Richard North, 26/11/2015  
 

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As the year begins to drain away without anything tangible in terms of Mr Cameron's supposed renegotiations, we get Catherine Bearder the last and only Liberal Democrat MEP, doubting whether the UK would be allowed the Norway option if it did leave the EU. "The deal will be very difficult, because they [other member states] don't want any other country to join us", she says.

She likens the scenario to someone leaving the family home after a divorce, remarking that, "You don't give them the front-door key and tell them to use the sitting room any time they like".

Insofar as this means anything, it is a neat reminder of the "better deal fallacy". The EU has too much at stake to give us an easy ride, so it will deliver as much as it needs to, and no more. However, there is little dispute that stresses are building up within the Community and, according to Nicolai von Ondarza of the German Institute for International and Security Affairs, there is an urgent need for the EU to legitimise its current situation.

Von Ondarza argues that the numerous successes of eurosceptics in the European elections, and above all the subsequent national elections, have already impaired the functioning of the Union. Without the consent of the people, it is condemned to failure in the long term.

Nothing immediate can happen but the medium-term political perspective will be dominated by three looming events: German Bundestag elections and French presidential elections in 2017, and the British referendum in 2016 or 2017.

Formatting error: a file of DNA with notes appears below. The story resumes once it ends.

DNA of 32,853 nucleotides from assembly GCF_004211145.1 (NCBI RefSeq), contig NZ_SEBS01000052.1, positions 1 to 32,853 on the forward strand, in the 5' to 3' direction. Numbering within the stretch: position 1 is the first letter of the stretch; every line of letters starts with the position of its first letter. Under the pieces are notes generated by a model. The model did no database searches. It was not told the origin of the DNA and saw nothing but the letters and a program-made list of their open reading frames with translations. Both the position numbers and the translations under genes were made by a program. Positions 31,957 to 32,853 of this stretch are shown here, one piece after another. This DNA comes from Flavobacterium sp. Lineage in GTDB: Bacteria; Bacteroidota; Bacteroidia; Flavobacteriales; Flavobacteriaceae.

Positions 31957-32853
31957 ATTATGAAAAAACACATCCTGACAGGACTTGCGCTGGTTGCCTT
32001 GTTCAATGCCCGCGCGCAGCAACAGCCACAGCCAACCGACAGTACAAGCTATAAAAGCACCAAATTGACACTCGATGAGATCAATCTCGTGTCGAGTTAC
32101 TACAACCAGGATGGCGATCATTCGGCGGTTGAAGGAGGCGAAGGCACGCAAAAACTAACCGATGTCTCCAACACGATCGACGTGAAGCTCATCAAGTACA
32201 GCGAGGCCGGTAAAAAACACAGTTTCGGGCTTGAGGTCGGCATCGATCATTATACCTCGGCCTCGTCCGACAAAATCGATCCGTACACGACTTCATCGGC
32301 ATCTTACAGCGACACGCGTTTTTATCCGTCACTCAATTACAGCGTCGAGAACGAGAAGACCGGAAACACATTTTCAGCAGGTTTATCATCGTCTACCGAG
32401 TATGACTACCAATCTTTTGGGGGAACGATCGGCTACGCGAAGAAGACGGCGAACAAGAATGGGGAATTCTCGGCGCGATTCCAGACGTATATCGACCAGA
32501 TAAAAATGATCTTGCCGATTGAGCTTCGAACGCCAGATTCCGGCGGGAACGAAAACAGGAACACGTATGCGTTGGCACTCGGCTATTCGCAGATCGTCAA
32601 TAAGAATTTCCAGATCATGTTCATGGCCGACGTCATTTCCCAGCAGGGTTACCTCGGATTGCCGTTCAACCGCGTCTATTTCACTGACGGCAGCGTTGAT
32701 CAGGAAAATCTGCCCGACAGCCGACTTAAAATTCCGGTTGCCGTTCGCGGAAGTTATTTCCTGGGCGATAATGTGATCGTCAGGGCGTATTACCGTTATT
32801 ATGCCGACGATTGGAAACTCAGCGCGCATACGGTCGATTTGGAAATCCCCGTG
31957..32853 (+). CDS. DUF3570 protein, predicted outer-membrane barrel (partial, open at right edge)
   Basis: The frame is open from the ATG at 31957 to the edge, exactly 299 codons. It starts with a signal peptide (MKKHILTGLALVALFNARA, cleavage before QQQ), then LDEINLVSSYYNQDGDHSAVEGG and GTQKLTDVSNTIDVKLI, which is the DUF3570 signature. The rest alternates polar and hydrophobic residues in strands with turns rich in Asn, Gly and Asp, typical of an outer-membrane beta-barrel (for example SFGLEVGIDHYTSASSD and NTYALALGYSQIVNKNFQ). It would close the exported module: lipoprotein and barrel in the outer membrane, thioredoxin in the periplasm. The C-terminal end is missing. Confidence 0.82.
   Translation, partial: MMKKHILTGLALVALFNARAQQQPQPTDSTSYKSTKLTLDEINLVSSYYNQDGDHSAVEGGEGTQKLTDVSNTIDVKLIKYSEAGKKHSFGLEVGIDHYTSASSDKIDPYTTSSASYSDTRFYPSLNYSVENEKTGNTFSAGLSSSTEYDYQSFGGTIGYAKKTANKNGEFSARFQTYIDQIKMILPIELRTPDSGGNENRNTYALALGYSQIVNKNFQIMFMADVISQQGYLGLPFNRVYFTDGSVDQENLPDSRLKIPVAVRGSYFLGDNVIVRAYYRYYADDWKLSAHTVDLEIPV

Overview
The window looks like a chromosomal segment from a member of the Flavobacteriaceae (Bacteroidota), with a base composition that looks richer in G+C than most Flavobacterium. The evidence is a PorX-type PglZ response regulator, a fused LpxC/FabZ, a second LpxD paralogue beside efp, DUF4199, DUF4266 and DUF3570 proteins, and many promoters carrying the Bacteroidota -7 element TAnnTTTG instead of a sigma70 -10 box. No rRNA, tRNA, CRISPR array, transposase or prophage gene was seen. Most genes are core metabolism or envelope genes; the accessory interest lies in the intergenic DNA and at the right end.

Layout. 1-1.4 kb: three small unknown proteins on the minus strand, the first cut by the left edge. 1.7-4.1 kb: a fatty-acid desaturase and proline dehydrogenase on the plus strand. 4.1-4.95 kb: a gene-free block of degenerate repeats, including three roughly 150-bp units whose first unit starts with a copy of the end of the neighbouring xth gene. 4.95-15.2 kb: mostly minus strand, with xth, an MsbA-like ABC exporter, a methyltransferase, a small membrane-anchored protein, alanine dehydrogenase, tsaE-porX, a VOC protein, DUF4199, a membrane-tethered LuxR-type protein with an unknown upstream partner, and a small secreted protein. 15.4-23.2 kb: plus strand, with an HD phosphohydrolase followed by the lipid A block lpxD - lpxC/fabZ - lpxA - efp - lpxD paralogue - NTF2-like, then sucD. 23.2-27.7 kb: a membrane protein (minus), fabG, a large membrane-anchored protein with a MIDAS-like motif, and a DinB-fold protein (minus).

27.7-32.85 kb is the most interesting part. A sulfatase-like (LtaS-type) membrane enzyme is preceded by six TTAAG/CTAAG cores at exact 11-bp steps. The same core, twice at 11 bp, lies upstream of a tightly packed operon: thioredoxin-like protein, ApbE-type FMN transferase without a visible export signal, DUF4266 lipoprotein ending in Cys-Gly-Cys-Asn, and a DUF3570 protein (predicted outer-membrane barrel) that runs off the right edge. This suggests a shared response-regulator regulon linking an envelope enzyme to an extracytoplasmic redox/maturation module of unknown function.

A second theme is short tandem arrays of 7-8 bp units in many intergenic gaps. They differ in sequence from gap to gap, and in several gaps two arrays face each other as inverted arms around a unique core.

Until then, von Ondarza concedes that there is not a great deal more that can be done. That which can be done will only pave the way for tackling a treaty revision after 2017.

Germany can and should play a key role in this process. Not only does Berlin occupy at least a leading position in the Eurozone, London also orientates its negotiating strategy largely on Germany.

If Berlin wishes to advance the Union's development it needs to use these levers, above all to achieve the necessary political agreements in the short and medium term. And in the longer perspective the German government must declare its willingness to tackle the challenge of a regular treaty amendment, including a Convention.

Doubtless, the role of France will also be crucial but, in 28-nation Union, any single member can end up blocking change. A referendum in any one of a number of countries could delay or even block those medium-term plans.

But there is obviously something in the wind, as we are also getting ruminations from Nick Witney former chief executive of the European Defence Agency.

He warns that Britain is pushing its luck and the patience of the "colleagues" is wearing dangerously thin. While a properly committed and engaged UK would be widely welcomed, the departure of the obstructive and unhelpful UK of recent years would, in and of itself, elicit few tears.

Any efforts partners are still ready to make to help Cameron in his "renegotiation" will be made less by warmth towards the British than fear of Brexit's impact on the cohesion, the balance, and even the sustainability of the remainder of the EU. Thus, we have the possibility of a situation where the "colleagues" might walk away and leave Mr Cameron to his fate, letting him fight the EU referendum unaided.

This might especially be the case if the Union is unable to agree to a new treaty announcement before Britain goes to the polls, in which case the Prime Minister will be going to the people with empty hands. And having promised "full-on" treaty revision, not even to have the promise of a future treaty would leave him in a very weak position.

In that event, if the "leave" campaign could come up with an attractive alternative to the EU, and offer credible assurances that an orderly departure is feasible, then we could be in with a serious chance of winning the referendum.

This must be obvious to the Prime Minister, who must be aware that he needs the promise of a treaty in order to win. And since there can be no treaty announcement until the Spring of 2017, that more or less settles the date of the poll.

Therefore, as far as the current state of play goes, we have nearly two years to convince the British public that there is a credible alternative to the EU. And if we get it right, 2017 could actually see us on our way out.






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